Tali Keren

Tali Keren is a multi-disciplinary artist and educator based in New York. Her performances, videos, and installations focus on the formation of ideology, settler-colonial violence, and political identity. Since moving to the United States, she has explored USA/Israel/Palestine relations through the intersection of religion, politics, and militarization.

Keren’s recent solo exhibitions include Heat Signature at Ludlow 38, MINI Goethe Institute, New York. The Great Seal at Eyebeam, New York, and the Center for Contemporary Art, Tel Aviv. Her first museum solo exhibition opens in early 2021 at the Museum of Contemporary Art Detroit (MOCAD).

Her work has been exhibited and performed at Anthology Film Archives, New York; the Museum of the Moving Image, New York; the Whitney Museum of American Art, New York; Socrates Sculpture Park, New York; the Jewish Museum, New York; Museums Quartier, Vienna; Kunsthal Charlottenborg, Copenhagen; the Israeli Center for Digital Art, Holon; Herzliya Museum of Contemporary Art; and in New York City’s Times Square. Keren received her BFA in 2009 from the Bezalel Academy of Art and Design, Jerusalem, and earned an MFA from Columbia University, in New York, in 2016. She was an artist in residence at ISCP, NARS Foundation, and BRICworkspace, New York.

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Tali Keren

Works

Save the Presidents

Video installation, collaboration with Alex Strada

Save the Presidents is a film that focuses on the deterioration of forty-three monumental sculptures of former American Presidents situated in a field in rural Virginia. Structured over the course of a day, the work begins with the presidents sitting drenched in the morning sunlight as manual laborers arrive at the field for work. As the light wanes and the laborers leave, the presidents are left alone to watch the sunset fade to black. The film explores the promise and instability of political mythology while raising questions about depictions of democracy, whiteness, and gender

Every evening throughout February 2018, a shortened version of Save the Presidents took over the screens of Times Square at midnight as part of Times Square Arts’ Midnight Moment. The film transformed the Morgan Stanley Building, NASDAQ Tower, Microsoft Cube, and over 50 other branded screens in this quintessential cross-section of late capitalism. In this setting, the work functioned as a counter-monument, where it temporarily interrupted and re-contextualized Times Square’s stream of advertising with images of decaying leaders from the past.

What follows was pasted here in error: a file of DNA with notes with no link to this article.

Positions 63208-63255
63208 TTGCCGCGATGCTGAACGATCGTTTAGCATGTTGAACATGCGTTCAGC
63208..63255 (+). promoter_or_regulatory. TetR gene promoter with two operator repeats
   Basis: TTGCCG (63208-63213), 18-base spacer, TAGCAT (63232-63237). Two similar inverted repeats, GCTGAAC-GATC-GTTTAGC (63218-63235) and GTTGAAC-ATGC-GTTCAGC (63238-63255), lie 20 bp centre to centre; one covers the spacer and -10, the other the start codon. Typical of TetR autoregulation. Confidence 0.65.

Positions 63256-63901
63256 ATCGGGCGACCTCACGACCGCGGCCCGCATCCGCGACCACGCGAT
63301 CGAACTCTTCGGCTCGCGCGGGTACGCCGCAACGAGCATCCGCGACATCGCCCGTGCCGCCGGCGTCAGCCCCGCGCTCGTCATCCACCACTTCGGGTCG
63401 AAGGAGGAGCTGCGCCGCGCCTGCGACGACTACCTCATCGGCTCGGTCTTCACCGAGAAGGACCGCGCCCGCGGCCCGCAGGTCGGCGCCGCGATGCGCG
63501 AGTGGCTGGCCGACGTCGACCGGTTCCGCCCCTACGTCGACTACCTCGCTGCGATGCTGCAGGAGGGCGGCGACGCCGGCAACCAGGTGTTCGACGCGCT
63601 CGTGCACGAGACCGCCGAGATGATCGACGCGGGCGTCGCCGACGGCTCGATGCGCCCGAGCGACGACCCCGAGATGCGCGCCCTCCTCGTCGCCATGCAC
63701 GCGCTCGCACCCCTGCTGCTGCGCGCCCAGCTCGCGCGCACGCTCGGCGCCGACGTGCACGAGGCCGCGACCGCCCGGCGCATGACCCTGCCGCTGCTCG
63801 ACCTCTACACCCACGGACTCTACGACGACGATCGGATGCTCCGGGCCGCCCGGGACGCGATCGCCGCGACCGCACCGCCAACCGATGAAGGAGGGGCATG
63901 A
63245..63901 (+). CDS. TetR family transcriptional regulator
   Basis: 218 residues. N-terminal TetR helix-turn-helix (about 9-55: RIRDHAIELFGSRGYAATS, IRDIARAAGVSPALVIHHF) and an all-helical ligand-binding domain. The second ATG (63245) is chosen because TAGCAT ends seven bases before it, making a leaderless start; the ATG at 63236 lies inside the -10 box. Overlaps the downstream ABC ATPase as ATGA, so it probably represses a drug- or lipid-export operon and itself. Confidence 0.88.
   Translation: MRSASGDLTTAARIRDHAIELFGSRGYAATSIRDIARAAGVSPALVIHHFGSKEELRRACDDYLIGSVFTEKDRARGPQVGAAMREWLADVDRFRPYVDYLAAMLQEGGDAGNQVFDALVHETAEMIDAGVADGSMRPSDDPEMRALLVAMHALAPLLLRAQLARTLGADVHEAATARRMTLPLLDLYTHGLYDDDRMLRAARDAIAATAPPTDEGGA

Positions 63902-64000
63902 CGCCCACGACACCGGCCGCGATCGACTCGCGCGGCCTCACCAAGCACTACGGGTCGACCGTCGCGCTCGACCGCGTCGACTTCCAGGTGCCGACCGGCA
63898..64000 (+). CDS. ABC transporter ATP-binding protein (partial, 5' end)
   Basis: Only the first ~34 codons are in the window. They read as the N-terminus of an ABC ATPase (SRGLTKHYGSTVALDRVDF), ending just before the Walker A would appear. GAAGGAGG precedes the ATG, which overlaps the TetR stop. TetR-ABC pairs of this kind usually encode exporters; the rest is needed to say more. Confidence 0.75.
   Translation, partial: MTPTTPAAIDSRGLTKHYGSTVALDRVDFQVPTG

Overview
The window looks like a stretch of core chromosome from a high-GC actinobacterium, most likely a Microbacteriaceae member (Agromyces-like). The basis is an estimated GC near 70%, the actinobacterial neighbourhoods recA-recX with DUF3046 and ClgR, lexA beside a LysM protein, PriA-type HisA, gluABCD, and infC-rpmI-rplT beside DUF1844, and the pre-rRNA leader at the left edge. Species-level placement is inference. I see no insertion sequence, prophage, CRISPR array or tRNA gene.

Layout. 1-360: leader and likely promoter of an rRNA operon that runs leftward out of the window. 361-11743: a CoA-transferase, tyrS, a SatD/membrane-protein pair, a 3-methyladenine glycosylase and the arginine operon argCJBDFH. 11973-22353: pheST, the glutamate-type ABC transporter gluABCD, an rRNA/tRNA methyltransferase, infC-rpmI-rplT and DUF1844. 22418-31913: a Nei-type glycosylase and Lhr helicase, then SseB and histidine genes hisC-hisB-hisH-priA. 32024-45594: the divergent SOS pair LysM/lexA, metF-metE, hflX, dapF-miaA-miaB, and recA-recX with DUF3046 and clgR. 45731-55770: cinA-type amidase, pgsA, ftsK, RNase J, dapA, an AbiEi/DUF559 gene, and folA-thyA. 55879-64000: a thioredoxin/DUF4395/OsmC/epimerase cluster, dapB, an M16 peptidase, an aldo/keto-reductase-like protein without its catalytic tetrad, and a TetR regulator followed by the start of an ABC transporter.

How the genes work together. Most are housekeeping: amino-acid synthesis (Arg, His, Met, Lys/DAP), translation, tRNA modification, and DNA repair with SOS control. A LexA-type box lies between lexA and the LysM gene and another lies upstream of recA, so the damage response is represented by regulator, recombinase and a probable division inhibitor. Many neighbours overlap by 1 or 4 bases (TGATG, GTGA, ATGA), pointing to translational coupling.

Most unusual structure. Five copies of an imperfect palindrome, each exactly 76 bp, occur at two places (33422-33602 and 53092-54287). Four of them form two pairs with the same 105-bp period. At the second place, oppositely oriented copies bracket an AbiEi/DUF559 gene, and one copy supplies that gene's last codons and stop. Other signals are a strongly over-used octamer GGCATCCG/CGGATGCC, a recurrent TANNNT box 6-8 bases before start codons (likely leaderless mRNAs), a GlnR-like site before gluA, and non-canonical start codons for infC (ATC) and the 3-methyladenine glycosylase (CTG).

Save the Presidents

Video installation, collaboration with Alex Strada

Save the Presidents is a film that focuses on the deterioration of forty-three monumental sculptures of former American Presidents situated in a field in rural Virginia. Structured over the course of a day, the work begins with the presidents sitting drenched in the morning sunlight as manual laborers arrive at the field for work. As the light wanes and the laborers leave, the presidents are left alone to watch the sunset fade to black. The film explores the promise and instability of political mythology while raising questions about depictions of democracy, whiteness, and gender

Every evening throughout February 2018, a shortened version of Save the Presidents took over the screens of Times Square at midnight as part of Times Square Arts’ Midnight Moment. The film transformed the Morgan Stanley Building, NASDAQ Tower, Microsoft Cube, and over 50 other branded screens in this quintessential cross-section of late capitalism. In this setting, the work functioned as a counter-monument, where it temporarily interrupted and re-contextualized Times Square’s stream of advertising with images of decaying leaders from the past.

Heat Signature

Mixed media installation

This site-specific installation looks at the connections between Judeo-Christian ideology and the military-industrial complex. The piece juxtaposes Jefferson’ and Franklin’s unsuccessful proposal for the Great Seal of the United States with a military-grade thermal camera manufactured by FLIR Systems, Inc. Doing so, the work underscores inherent relations between American national myths, religious beliefs, and quests for power and control. In Heat Signature, Jefferson and Franklin’s rejected design, which depicts the biblical story of the Israelites’ exodus from Egypt with America serving as the “New Zion,” is brought to life with an infrared camera and electric heaters. As the heaters turn on and off and the image of the Seal, which is embedded in the ceiling—unseen to the eye—heats and cools appears and disappears. Testimonies by a drone sensor operator, a criminal defense attorney, and a media scholar—voices reflecting on the ethical, racial, and legal issues of a temperature-based visual regime—are presented in three audio-recorded interviews.